3. Neil Kiriella

    I am interested in sending you articles pertaining Ramayana & Historical Rawana. This book I have authored. I am a firm believer that we don’t hail from Vijaya. I am interested in sending you a copy of the book. Please advise.

    • PLEASE SEND THE BOOK TO ME AT sEPT OF aNTHROPOLOGY, aDELAIDE uNIVERSITY, AUSTRALIA 5005.

      alternatievely to me at 91/18 Hampden Lane Wellwawatte, colombo 6 IF YOU ARE IN LANKA.

      So too your articles.

      michael Roberts

  4. Sorry for the delay. I love to meet you if you are in Sri Lanka. Anyway you will have a copy delivered to your Sri Lankan address,

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  7. Anura Gunasekera

    Dear Michael,
    Just read your comments on the origin of the word thuppahi.Very interesting. Some months ago you gave me unexpected prominence/recognition by citing an article I had written-Of Traitors and Patriots- in your blog and commenting on it . I notice that my most recent effort, Impunity and Civic Irresponsibilty has also been featured. I am an infrequent journalist – I would call myself an anguished citizen- compelled to raise his head above the parapet occasionally and scream. You would not recall it but I have met you many years ago at Trevor Rosmale-Cocq’s home; he has been one of my closest friends for many years. I speak in the past tense as his present condition precludes all communication with him. I saw you at the launch of my friend, Herman’s book ; Herman and I are very good friends and have worked closely together for many years, initially as planatation managers many years ago. I wrote a review of his book which was featured in the Sunday Times soon after the launch. I follow your writings closely and if it is possible would welcome a meeting with you one day. Anura
    soon afterwards

  8. Nigel

    Funny that the Sinhalese in Sri Lanka discriminated the Burghers for ‘not being Aryan’. Did the Sinhalese not know the Burghers were descended, atleast paternaly in most cases(?), from European Aryans? I think it was just an expression of the natural xenophobic tendency you find practically in any group of people wanting to preserve their sense of belonging.

    Besides, racial superiority was not an ideology that held pure and umixed races as superior to any two mixed race. It was/is a view that attributes different qualities to different races. So it was not mixed races per se that is inferior, but what mix the progeny inherited. Hence a good mix would still be superior to a bad mix. Anyway, confusing race with ethnicity and caste is problematic to begin with.

    Do you happen to know the etymology of the word ‘lansi’? Also do you know how the European colonizers, for e.g. the British, looked upon the Burghers aka ‘mixed ones’?

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  10. Andy Sergie

    තුප්පහිය or Thuppahiya as you refer is not what you think. It is an old Sinhalese word perhaps borrowed from South India meaning “Translator”. This is what I found in an old publication that has some writings from 1700’s in the vernacular. It seems that because the way word sounds it has been given a new meaning. Today people say අනිවාර්යයෙන්ම – “Aniwaryayenma” which means compulsory has now become a common word used in colloquial Sinhalese without any rhyme or reason. The word refers to “definite” which in the vernacular is ඒකාන්ත (ekantha) or නියත (niyatha). Thus many are the words that has taken up different meanings down the line. It was not a derogatory term in ancient days.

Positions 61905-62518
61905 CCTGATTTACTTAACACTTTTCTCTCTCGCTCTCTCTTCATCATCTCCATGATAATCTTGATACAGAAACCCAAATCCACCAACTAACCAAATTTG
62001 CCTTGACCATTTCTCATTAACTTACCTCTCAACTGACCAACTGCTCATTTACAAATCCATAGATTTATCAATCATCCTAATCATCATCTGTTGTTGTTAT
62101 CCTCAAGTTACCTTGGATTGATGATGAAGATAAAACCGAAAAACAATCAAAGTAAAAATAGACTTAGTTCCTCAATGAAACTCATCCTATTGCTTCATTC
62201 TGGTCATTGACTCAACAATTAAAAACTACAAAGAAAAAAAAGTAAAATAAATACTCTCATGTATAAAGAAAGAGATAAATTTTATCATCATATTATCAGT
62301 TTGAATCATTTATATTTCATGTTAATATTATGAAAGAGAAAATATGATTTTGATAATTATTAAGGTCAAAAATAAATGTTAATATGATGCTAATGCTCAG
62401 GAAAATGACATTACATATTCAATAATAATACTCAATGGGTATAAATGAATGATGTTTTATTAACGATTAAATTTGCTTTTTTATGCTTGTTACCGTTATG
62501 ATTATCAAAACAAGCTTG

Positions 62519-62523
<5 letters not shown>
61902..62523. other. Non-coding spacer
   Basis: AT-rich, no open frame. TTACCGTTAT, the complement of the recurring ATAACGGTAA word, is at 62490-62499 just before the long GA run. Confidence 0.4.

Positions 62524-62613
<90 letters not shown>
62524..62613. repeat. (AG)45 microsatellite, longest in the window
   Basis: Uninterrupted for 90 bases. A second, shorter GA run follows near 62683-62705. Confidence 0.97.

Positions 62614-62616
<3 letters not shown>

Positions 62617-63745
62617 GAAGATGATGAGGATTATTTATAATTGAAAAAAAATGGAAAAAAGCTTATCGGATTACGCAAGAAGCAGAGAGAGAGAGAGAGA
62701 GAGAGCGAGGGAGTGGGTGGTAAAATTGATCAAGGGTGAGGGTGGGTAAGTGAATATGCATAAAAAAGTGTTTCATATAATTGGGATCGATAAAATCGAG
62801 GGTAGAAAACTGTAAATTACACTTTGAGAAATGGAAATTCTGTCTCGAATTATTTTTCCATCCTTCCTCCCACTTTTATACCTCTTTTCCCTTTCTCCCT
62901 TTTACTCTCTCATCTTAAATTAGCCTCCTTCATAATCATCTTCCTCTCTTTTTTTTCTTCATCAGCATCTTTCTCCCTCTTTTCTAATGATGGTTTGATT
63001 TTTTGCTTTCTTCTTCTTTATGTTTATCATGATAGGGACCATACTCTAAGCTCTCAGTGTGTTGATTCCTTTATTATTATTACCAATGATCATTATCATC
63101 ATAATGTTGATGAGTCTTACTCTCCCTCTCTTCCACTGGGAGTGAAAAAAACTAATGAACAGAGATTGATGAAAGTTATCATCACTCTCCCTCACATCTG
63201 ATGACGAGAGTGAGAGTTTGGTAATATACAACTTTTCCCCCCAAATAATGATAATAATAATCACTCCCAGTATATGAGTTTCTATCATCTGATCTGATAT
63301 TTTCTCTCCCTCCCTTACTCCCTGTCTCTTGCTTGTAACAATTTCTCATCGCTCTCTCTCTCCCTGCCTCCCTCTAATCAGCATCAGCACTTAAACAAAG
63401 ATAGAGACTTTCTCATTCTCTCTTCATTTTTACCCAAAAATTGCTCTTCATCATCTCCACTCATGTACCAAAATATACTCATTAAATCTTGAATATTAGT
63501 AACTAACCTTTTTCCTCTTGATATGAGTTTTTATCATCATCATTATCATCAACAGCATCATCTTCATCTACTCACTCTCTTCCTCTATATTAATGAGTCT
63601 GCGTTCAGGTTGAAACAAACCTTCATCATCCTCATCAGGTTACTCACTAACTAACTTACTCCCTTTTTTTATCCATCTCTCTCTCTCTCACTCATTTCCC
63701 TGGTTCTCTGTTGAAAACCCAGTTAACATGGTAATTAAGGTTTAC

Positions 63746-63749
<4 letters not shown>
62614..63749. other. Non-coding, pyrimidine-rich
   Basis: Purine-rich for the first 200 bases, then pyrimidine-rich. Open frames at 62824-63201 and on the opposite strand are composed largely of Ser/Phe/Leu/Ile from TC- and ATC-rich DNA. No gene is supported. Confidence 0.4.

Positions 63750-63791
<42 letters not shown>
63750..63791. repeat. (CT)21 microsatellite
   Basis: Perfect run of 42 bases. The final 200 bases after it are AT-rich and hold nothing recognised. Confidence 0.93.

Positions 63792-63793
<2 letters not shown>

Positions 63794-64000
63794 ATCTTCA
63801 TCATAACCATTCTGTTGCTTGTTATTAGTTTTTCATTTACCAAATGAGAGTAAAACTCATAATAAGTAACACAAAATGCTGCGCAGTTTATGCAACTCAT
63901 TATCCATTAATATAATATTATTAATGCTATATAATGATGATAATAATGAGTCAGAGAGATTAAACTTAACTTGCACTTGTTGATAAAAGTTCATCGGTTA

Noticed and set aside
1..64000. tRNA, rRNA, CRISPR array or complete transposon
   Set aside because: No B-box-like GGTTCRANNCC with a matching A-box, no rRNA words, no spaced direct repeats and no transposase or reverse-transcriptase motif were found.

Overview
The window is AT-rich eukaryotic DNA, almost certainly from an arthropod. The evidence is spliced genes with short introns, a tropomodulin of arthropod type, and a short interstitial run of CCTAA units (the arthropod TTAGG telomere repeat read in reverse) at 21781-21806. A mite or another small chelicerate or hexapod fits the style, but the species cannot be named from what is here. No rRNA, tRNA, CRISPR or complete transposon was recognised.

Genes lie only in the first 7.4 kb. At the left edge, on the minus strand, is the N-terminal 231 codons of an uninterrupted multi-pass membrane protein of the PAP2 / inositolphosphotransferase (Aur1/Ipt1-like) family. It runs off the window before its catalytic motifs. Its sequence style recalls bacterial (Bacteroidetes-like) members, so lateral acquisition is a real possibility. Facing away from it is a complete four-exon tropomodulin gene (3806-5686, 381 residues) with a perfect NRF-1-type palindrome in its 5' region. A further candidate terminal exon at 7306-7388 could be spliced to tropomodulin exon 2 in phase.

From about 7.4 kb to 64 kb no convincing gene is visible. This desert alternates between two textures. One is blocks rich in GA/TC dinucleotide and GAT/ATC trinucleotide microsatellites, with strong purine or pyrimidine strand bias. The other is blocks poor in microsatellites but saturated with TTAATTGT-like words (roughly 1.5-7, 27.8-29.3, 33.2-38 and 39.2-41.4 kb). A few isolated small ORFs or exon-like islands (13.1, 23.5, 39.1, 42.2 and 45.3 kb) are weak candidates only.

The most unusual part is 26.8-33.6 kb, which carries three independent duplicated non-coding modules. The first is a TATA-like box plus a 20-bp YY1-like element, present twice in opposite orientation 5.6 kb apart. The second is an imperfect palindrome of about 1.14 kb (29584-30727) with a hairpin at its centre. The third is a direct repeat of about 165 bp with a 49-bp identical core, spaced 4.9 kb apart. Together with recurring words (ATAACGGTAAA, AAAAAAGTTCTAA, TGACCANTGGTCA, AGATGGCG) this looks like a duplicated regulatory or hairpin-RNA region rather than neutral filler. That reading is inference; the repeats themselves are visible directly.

11. GeorgeP

    Interesting chatting on Sunday. Do you have a link to a catalogue of your published works? Cheers.

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  13. Annahl

    If you came on a govt. scholarship to Pera from Dominica are you still thuppai? (Mr. Nicholas my Land lord in Dominica said that Mr. Roberts and he got scholarships to Pera and he returned but Mr. Roberts married a Tamil lady and settled down in Ceylon.) I have no problem calling you Tamil and not “mixed” because Tamil’s are about 8% negroid already if not more; so you could be a Tamil Dominican.

    Mrs. Orloff, my mother’s neighbor at Katugastota reserves the term thuppai for dark-skinned Portuguese burghers, thuppai parangi. When my grandfather got transferred to Jaffna she told my mother that she is sun burnt and that people will now take her for a thuppai. The Dutch married into Tamils says Agnes Thambinayagam. Mrs. Molly Schokmann always said my grand mother is surely her people because of their family color though they swear they are vellalah unmixed. My point is that if you do not look an adi vaasi you are thuppai, which the rest of greater India is.
    So why do some people feel superior to you using dubious yard sticks for superiority? May be they have no scholarship to match yours?

    Thank you also for putting on Ondaatje letters. Hoole’s are married into Ondaatje’s and once had a reputation for organizing excellent parties with dancing into the wee hours of the morning in Jaffna. I am told Undhatchchi Chetties wrote their name under the Dutch as Ondaatje. The handwriting on the letter in Tamil is beautiful. So not all Ondaatje’s are thuppai.